Wednesday, September 28, 2005

In Rita's Path

My name is John Lancaster and I am an evacuee from Orange, Texas. For those of ya'll who don't know where that is, it is right next door to Port Arthur where the eye of Rita hit. Wednesday afternoon during school we were told that we were on a voluntary evacuation. Well, it didn't take long before we were told we HAD to get out. Rita quickly moved up the scale to a catagory 5 hurricane. My mom and I quickly packed up and headed out Thursday morning towards Longview. What was supposed to be a three and half hour drive turned into an extensive nine hours. Going from town to town, having to stop every 30 min because of traffic build-ups untill we finally start moving at a steady pace. For hours and hours all we had for sights were slow moving cars, red brake lights, and hot roads that reached 100 degrees. Finally we arrived at my aunt's house to rest and relax, if only we could stop thinking about how bad it would be. The next few days were very nervewracking. We watched the news channels and weather channels all throughout the day, praying it would just turn north. Unfortunately we were not so lucky. The day came where the hurricane hit and there was nothing but silence and worry in the room as we watched the news stations cover the horrifying storm. We saw buildings blown down and cars thrown off the street. When the storm had passed, we didn't know what to do. We badly wanted to drive down there and check on our house, but we knew that if we did that there might not be anything there or a way to get back. A day after the hurricane, I kept getting these calls from friends asking if I knew anything. I couldn't help but feel bad when I knew that I could not help them one little bit. Then the tragedy of the storm hit. On Monday I had a phone call from one of my friends that was crying. Her house was totally destroyed, and she and her family would now have to move from that town into a different state. Not only was her house destroyed but her boyfriend's as well. Now they are moving off in separate directions to where they don't know if they will ever see each other again, a couple who has been together for three years will now be forced to go different ways. Now I'm not only worried about them but also not knowing what has happened to my house. Still we don't know and have no way of knowing untill we finally make a trip down there. My mom worked as the principal's secretary for Little Cypress-Mauriceville High School and now probably won't get paid because she has no work. For now we are helpless and can't do anything for at least a month or longer. But we have to show strength because we know that we are lucky to have each other and that we are safe to where we can rebuild what might be lost some day.

Tuesday, September 27, 2005

Willie's Story

I met Willie on Sunday. three weeks after Katrina and two days after Rita. Willie's story about his three-week trip that landed him 10 hours from his home was almost like a television drama. He fled not one, but two hurricanes, endured a 30-hour bus ride and is still looking for his 13-year-old granddaughter who got separated from him in Lufkin. Willie said he didn't really want to leave his home in New Orleans, but his granddaughter came in a boat to get him. When she got to the house, Willie was lying on his loveseat, covered in ceiling tiles. "Everything was covered except my head," he said. After getting him out of his house and to safety, he and Tenika traveled on their first bus journey to Port Arthur where everything seemed to be going fine until Rita made an eastward turn away from Houston and Galveston to decimate the Golden Triangle area of Port Arthur, Beaumont and Orange. Post-Katrina, state officials made sure that everyone left that area to prevent fatalities. What they couldn't predict was how many people left at once and the major traffic jam it would cause. They also couldn't predict how traumatic a second move would be on a 75-year-old Korean War veteran and his family. If we as individuals don't help someone in this tragedy either personally or through the Red Cross, shame on us.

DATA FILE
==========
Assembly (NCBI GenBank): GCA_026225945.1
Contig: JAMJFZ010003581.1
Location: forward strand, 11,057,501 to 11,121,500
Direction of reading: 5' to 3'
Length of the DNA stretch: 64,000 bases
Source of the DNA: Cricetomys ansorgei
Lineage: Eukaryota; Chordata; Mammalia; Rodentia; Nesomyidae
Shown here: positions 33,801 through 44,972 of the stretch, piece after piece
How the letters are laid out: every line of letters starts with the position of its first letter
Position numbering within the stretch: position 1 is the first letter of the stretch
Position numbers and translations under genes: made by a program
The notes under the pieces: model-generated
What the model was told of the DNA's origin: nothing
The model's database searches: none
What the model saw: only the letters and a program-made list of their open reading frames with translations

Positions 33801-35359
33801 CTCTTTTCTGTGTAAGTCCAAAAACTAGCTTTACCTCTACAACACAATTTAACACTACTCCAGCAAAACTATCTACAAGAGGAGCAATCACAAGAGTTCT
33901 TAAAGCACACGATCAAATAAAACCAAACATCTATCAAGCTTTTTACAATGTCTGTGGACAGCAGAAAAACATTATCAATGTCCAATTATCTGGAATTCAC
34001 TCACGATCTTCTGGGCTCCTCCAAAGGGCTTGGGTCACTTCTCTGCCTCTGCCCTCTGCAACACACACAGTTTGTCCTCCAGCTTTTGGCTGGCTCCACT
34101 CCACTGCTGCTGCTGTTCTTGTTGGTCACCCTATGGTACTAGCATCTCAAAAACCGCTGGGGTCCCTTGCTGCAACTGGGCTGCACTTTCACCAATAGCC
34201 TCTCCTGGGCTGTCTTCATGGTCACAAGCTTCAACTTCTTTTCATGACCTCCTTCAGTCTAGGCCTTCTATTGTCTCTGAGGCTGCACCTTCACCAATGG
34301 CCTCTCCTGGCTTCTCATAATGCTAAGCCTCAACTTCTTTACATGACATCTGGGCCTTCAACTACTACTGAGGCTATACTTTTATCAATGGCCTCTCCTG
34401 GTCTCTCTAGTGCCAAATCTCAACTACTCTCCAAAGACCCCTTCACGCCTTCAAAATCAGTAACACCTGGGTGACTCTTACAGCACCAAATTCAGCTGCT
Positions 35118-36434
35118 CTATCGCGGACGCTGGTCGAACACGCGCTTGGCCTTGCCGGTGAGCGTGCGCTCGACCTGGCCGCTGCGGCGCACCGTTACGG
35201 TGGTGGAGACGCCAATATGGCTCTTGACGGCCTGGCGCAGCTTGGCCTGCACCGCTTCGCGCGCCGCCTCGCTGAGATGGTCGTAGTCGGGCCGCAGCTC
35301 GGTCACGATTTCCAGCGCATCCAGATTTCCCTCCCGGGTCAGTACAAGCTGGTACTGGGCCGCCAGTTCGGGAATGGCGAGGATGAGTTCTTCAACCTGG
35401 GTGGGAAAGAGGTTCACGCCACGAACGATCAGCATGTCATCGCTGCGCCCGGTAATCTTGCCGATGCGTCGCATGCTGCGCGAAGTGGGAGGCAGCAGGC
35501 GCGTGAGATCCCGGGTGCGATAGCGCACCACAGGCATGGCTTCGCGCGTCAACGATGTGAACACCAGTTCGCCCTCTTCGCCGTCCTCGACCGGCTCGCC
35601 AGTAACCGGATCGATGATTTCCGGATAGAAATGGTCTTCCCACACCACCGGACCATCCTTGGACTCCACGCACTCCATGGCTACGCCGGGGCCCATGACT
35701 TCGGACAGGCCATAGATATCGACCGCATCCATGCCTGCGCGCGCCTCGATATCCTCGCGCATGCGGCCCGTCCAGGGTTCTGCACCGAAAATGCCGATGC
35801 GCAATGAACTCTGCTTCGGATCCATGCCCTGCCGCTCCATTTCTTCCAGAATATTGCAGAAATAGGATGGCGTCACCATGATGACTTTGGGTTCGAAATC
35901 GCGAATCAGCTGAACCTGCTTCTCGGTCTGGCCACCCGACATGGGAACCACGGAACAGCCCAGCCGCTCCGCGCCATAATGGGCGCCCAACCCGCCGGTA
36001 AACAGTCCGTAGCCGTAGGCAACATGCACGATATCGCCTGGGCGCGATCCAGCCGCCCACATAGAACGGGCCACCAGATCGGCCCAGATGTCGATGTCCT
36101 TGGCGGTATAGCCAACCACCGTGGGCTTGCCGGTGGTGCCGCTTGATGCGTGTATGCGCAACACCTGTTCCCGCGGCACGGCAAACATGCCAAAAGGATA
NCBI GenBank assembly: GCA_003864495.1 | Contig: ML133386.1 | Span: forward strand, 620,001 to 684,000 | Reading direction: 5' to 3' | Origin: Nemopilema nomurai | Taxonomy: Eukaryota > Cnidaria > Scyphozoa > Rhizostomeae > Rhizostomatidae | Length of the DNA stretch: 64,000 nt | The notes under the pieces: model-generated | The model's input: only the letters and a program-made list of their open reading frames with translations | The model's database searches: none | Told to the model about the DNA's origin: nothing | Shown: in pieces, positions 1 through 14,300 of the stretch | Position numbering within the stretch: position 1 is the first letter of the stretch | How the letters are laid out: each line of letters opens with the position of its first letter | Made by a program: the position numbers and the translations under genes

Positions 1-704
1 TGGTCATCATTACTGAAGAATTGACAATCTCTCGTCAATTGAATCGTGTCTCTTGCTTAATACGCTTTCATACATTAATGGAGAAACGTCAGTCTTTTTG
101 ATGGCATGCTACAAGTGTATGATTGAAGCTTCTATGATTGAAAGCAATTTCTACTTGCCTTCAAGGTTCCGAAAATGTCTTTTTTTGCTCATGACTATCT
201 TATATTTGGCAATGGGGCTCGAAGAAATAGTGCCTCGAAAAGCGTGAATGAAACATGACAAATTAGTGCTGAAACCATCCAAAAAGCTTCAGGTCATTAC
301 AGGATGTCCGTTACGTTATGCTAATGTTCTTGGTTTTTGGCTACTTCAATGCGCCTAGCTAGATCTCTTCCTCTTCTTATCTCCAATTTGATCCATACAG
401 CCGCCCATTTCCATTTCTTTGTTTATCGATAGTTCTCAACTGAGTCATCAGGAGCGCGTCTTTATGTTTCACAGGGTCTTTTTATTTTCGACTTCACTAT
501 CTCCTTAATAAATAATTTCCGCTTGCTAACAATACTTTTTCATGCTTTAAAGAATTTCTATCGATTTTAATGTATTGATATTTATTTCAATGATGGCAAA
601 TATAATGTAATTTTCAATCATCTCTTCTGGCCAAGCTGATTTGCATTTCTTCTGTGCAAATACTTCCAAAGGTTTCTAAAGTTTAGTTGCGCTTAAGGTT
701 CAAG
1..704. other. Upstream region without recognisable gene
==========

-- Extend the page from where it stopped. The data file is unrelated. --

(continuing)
Monday, September 12, 2005

Katrina's volunteers

Disaster chairperson, Brenda Campbell, says "This disaster for them will last a while."

Friday, September 09, 2005

Trina of New Orleans

Parents seek security for their children, but what happens when the only security and boundaries they have set are swept away? Upon entering the convention center, I met Trina, a mother of 7, who was looking for directions in a new place. From her face a story could be told… this was the hardest experience of her life. “It was a 13-hour trip,” Trina said. “We went to Marshall first then came here.” Even though in her new temporary home she finds comfort, she still feels the loss of her days in Louisiana, but feels she will not return. “I can’t go back; I can’t face it right now,” Trina said. “It will never be the same; we lost neighbors, family, and friends. How can you live knowing they're gone.”

Tuesday, September 06, 2005

Keeping the pets safe